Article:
My saviour: foam rolling


Foam rolling has rescued my bank account from the cost of endless sports massages and hot stone massages, and not forgetting the good old traditional swedish of course. But all joking aside, if you suffer from muscle tightness or soreness then self massaging with a foam roller or “self-mayofascial release” as its known in sports science circles might be for you.Smiling woman lying on exercise mat

The pressure the foam roller creates stimulates blood flow to the relevant muscle, easing any tightness. And as the blood supply is full of the oxygen and nutrients that our muscles need, this also promotes muscle recovery and repair. To foam roll effectively, identify the muscle you want to target, position the foam roller under your body and then use your own bodyweight to apply moderate pressure to the specific muscle, rolling the roller underneath you.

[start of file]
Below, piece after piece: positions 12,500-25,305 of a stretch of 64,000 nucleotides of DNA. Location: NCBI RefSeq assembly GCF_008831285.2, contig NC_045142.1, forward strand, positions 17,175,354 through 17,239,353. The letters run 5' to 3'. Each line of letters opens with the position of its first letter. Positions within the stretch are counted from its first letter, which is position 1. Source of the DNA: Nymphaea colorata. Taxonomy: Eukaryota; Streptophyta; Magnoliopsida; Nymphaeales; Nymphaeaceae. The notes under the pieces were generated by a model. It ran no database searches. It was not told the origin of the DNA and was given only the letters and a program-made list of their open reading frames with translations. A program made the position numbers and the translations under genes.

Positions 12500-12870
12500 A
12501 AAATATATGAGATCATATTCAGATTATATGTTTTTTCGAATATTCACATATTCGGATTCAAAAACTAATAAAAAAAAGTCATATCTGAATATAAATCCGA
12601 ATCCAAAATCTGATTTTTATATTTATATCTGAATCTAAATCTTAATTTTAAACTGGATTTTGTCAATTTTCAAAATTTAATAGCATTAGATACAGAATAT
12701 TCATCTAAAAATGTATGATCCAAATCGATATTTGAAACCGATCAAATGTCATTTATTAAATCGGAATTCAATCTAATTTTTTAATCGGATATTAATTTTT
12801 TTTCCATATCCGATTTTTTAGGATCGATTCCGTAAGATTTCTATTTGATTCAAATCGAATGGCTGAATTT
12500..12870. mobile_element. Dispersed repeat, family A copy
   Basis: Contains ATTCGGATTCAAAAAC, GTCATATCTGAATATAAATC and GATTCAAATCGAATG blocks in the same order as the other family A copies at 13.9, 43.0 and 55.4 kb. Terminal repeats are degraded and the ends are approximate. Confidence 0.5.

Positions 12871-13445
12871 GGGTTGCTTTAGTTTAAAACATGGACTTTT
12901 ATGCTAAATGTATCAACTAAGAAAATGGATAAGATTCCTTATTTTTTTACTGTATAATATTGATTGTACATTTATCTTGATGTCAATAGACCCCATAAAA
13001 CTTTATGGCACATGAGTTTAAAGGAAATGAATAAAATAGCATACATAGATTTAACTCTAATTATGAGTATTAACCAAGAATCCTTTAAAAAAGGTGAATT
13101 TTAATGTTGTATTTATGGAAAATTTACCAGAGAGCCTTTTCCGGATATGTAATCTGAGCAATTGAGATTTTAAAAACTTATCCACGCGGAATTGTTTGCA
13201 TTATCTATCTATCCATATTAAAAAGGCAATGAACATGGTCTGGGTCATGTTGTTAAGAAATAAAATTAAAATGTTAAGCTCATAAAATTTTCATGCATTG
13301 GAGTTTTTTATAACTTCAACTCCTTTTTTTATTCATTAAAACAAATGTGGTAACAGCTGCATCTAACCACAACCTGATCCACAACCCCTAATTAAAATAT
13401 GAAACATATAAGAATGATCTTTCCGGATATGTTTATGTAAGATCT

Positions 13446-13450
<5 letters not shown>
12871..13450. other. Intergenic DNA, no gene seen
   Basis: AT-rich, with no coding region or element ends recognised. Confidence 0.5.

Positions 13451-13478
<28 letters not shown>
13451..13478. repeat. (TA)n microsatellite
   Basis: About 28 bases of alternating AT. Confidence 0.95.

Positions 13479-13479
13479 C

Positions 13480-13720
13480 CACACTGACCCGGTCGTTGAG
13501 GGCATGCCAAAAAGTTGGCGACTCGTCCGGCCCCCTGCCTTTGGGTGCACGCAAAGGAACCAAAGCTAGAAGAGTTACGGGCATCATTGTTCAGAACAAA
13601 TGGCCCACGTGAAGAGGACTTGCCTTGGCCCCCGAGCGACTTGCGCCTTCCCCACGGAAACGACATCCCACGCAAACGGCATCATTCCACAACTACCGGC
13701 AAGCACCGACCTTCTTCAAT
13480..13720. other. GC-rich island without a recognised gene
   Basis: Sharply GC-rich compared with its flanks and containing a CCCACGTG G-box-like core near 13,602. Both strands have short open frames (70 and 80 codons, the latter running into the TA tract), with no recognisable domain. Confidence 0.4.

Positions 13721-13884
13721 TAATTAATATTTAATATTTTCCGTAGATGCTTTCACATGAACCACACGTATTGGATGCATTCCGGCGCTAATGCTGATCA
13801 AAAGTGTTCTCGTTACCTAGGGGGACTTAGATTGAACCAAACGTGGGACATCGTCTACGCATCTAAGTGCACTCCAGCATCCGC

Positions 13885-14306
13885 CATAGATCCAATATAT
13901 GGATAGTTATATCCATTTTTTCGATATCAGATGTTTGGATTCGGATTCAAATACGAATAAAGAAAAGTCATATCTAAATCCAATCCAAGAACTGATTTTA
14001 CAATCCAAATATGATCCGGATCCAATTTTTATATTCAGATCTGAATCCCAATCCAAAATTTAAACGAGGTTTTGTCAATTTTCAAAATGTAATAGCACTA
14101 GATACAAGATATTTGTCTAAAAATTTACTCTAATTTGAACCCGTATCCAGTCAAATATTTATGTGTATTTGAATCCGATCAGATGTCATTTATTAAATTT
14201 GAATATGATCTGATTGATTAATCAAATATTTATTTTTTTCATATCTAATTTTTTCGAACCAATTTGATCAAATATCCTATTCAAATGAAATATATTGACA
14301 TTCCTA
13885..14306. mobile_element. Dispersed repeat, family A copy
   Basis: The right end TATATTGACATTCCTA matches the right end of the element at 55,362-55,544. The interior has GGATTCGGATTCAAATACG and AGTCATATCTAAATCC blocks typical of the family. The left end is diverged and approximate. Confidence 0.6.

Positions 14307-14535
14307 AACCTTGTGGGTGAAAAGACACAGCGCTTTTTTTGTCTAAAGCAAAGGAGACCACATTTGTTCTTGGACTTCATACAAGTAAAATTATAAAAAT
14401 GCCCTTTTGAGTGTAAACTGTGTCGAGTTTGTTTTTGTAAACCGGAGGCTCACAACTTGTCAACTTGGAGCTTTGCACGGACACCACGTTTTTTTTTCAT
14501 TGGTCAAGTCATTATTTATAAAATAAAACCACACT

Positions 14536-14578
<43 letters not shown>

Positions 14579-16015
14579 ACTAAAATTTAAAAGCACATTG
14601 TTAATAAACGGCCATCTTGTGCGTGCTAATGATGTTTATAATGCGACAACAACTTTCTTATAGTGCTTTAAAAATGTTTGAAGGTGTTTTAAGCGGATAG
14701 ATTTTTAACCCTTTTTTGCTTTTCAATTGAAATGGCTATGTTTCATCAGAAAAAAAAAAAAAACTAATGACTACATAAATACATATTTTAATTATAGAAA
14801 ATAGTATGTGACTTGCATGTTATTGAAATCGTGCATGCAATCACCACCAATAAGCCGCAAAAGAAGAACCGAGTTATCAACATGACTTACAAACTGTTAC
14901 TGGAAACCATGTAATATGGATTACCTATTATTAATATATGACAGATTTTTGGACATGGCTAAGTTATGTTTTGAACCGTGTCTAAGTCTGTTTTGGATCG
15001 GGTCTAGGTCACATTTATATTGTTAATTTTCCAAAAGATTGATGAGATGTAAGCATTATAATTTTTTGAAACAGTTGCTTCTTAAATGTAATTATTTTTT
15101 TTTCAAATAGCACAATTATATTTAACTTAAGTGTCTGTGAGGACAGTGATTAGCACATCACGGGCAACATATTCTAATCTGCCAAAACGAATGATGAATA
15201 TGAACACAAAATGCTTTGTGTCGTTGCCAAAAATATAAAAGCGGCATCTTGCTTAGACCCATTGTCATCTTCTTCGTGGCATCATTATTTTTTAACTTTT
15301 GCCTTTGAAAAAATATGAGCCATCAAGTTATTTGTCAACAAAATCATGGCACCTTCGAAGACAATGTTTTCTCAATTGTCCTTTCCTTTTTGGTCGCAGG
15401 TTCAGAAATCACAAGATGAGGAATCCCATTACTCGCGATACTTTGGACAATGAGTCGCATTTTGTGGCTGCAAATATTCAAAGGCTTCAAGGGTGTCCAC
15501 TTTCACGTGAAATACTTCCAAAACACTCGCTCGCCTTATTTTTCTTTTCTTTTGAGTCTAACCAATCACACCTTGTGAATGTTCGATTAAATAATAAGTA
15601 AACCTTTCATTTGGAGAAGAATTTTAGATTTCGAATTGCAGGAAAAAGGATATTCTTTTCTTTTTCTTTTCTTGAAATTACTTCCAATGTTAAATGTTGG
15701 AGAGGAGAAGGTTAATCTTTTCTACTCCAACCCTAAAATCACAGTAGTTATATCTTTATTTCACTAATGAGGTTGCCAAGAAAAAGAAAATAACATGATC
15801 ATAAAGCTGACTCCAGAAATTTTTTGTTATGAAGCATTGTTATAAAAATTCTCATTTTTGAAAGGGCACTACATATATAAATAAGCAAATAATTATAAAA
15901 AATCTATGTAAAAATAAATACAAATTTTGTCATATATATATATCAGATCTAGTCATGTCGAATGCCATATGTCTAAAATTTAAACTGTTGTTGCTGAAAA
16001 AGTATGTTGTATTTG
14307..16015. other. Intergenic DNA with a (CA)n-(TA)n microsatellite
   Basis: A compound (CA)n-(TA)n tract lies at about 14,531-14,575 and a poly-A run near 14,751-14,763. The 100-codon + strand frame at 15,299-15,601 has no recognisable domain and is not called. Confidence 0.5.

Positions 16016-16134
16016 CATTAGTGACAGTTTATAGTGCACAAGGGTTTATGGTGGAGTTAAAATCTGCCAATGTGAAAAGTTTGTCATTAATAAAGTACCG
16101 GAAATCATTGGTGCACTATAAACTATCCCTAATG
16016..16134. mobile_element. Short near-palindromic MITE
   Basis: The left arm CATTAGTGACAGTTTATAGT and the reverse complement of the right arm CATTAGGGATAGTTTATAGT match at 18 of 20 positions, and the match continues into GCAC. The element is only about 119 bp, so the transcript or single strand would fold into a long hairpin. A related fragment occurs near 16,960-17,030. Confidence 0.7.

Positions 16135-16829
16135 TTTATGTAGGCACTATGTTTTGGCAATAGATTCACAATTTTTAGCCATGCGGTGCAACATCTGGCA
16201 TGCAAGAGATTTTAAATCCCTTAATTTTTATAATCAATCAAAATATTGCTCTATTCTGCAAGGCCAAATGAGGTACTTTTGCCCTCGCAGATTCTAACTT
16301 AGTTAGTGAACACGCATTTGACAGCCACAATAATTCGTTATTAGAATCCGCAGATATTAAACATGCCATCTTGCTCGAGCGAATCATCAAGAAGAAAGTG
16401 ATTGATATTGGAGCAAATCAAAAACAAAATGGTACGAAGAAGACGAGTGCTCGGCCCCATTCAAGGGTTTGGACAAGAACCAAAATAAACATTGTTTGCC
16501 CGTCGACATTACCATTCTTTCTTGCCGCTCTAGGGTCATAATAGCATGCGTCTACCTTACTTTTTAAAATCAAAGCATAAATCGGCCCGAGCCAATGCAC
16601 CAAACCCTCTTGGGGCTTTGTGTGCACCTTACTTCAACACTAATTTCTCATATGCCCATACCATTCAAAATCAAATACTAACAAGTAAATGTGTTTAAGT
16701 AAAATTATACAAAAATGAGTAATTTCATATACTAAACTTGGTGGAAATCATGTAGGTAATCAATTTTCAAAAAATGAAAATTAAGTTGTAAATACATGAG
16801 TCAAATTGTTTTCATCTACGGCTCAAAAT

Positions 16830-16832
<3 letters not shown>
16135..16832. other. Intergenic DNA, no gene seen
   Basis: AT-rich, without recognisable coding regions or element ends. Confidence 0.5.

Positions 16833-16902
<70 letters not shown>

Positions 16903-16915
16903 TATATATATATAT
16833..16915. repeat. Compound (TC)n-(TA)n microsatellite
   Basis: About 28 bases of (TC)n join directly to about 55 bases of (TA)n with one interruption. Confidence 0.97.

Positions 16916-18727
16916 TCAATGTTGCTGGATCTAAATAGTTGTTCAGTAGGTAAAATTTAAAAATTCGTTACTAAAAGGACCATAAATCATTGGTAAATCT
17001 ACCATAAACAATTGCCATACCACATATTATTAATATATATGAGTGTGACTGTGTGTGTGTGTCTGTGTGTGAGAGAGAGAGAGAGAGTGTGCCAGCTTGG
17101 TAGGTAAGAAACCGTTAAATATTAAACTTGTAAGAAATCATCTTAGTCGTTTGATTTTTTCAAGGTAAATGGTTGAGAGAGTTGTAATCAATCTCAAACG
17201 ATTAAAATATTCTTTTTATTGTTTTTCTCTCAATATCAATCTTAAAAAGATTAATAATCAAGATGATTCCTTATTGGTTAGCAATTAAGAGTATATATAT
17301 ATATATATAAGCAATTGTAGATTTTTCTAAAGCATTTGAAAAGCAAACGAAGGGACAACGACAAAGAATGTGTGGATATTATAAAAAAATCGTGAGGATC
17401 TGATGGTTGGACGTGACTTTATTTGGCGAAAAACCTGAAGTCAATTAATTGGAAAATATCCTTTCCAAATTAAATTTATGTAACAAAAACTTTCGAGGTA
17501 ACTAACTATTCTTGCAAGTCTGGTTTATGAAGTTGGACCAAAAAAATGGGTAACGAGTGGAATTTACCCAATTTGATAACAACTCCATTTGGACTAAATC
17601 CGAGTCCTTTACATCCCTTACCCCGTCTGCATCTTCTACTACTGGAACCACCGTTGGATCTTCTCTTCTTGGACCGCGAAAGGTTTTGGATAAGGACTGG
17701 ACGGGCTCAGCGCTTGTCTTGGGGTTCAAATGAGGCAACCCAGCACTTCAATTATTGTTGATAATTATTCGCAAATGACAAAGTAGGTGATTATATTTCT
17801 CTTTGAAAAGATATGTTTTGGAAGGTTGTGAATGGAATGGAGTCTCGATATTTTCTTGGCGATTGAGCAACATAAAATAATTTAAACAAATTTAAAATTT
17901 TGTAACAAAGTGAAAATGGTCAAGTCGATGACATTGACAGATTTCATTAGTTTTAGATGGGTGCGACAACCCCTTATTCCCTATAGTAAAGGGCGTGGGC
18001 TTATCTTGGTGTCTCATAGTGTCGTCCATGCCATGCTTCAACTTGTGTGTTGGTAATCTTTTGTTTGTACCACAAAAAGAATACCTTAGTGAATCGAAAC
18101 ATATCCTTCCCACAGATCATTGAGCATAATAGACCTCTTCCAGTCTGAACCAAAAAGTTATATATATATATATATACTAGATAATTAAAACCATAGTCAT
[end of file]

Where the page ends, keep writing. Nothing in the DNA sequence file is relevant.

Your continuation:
Roll slowly, around one inch per second. If you hit a particularly tender spot, pause and try to relax over it and after 5-30 seconds the pain should ease. Pain is unavoidable whilst foam rolling, however the pain should only be uncomfortable and not unbearable. If it’s the latter then you might need to seek professional help.

That slightly awkward phrase “pleasurable pain” springs to mind. It is not a pain threshold exercise but rather the aim is to restore healthy muscles. Avoid rolling over a joint or bone and also exercise caution with your lower back and neck – you are best consulting a physiotherapist for advice over these sensitive areas.

Happy rolling!

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